How to Do What’s Difficult

With all the talk about productivity and success, it’s easy to forget that the human animal is far from perfect. Much as we may know what we need to do, and much as we may want to do it, and much as we may be capable of doing it, sometimes we simply don’t do what we ought to.

There can be a lot of reasons for this, both practical and emotional. I leave most of the emotional reasons for you to tackle through introspection and conversation with those you trust.

In this piece, I want to stick with the practical reasons you’re procrastinating despite your own conscious desires and best interests. (This is different from the positive aspects of purposeful procrastination, which I discuss in my book: How to Organize Your Work and Your Life)

Here are some suggestions on how to get moving forward on a task or project when you’ve wanted to but haven’t:

Elevate Its Prominence within Your Plan

We’ve talked a lot about planning, and the power it gives you over your schedule and your efforts, which in turn help determine your level of productivity and success. That’s why it’s important you give a more prominent place in your plan to any task or project you’ve been procrastinating.

First, make sure the task or project you’re procrastinating gets a block of your prime time – when you won’t be interrupted and you’ll be feeling strong and capable.

Second, give the task or project that remains undone for too long a high level of urgency – even more than it deserved when you first put it on your schedule.

Gear Up

A task or project you’re leaving undone is probably one that feels more challenging than most others you face. For this reason, it’s a good idea to approach it more deliberately.

Prepare to work on the task or project by:

  • Gathering all the resources you’ll need to complete it.
  • Subdividing the task or project into a series of relatively easy mini-tasks.
  • Sequencing the mini-tasks into a sensible order.
  • Visualizing the improved situation after you’ve completed each mini-task.

Having done all this, you can more easily tackle each mini-task with far less of whatever is causing you to procrastinate in the first place.


There’s a reason highly-paid “attention engineers” often try to convert ordinary activities into games: people are more likely to spend time on an activity that’s fun, compared with one that’s boring or a chore.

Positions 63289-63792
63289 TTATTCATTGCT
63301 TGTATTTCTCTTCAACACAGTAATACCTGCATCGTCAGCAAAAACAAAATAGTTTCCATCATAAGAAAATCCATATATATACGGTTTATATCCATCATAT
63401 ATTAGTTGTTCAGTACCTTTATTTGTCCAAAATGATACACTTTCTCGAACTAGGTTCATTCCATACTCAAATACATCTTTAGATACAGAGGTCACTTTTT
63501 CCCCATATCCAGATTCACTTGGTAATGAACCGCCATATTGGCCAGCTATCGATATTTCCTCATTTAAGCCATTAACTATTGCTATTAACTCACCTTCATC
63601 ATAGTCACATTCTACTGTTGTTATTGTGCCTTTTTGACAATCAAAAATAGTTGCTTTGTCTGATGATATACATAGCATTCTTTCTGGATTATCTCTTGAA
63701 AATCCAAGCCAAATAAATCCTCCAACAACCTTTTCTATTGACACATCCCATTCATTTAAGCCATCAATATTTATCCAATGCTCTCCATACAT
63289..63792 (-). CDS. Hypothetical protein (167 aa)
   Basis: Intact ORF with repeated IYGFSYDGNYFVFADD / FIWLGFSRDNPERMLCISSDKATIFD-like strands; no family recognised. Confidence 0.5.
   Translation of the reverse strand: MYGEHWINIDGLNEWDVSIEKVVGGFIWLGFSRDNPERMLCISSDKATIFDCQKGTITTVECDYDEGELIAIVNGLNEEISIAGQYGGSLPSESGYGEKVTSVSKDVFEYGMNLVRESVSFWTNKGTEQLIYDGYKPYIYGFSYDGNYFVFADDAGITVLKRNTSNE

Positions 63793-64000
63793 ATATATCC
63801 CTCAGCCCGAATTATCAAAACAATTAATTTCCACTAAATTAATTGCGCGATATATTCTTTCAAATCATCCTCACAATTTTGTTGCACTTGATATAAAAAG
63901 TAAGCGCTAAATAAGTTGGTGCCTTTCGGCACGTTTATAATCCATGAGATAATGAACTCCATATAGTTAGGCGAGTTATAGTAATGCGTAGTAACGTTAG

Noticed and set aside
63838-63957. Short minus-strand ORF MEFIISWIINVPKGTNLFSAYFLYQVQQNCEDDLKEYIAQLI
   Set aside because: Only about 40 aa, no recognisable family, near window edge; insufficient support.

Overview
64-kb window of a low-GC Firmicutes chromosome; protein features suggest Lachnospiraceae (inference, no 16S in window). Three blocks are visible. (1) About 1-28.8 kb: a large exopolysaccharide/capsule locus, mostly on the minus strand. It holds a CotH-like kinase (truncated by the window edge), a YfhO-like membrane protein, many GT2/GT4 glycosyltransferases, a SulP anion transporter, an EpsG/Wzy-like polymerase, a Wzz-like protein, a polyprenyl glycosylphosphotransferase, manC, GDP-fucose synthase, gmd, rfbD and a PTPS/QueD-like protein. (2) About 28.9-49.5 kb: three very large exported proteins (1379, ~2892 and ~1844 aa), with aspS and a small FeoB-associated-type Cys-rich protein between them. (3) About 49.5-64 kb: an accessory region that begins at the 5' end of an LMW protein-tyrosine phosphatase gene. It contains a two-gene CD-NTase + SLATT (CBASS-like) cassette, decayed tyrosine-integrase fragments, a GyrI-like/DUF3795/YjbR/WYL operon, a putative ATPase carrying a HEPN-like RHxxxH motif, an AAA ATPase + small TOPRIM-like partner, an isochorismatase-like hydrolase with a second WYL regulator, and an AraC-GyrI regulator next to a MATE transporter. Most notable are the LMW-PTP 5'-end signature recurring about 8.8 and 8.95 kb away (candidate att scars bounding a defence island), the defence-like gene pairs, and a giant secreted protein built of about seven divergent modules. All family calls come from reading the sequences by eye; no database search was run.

You can do the same for your own task or project that you should have worked on already.

One method is to “contractually” link work on the task or project with an unrelated activity you enjoy. For example, you can make a deal with yourself something like the following: for every hour you spend “painting the fence” (or whatever is the onerous task or project at hand), you will spend another hour “going fishing” (or whatever is an activity you enjoy).

You can also adjust this ratio: set it up so you will get as much enticing play as you need to generate enough motivation to do the onerous work.

A more drastic “gamification” method can involve negative motivation. For example, make a deal with yourself that if you don’t follow your schedule of work on the task or project in question, you’ll make a sizeable donation to a charity you hate.

Generally, negative motivations are less effective than positive motivations, but in this case, negativity just might drive you to get the job done.

Do It for One Minute

One idea that has worked for me in the past is the “One Minute Rule.” It’s simply this: regarding the task or project I’ve been putting off, all I require of myself is to work on it for one minute a day. After that first minute, if I want to quit, I can.

This approach can help because it’s often the ramping up to the task or project that’s the real obstacle. Once I actually start working on the task or project, it’s often fairly easy to continue until I’ve made real progress.

Even if the task or project itself is onerous, chipping away at it one minute at a time generates more results than never getting started.

Don’t Do Anything Else

Another idea that has worked well for me in the past is the simple rule: “Don’t Do Anything Else.” For example, when I’ve scheduled work on a task from 10 to 11 AM, then during that hour I won’t let myself work on anything else.

What usually happens is that doing nothing is so boring, and sometimes so upsetting, that I begin to feel it’s easier and better to start doing some work on the scheduled task or project.

The result of all these techniques is to get you moving forward on tasks or projects that are integral and important to your productivity and success, but have been lingering too long on your “to do” list.

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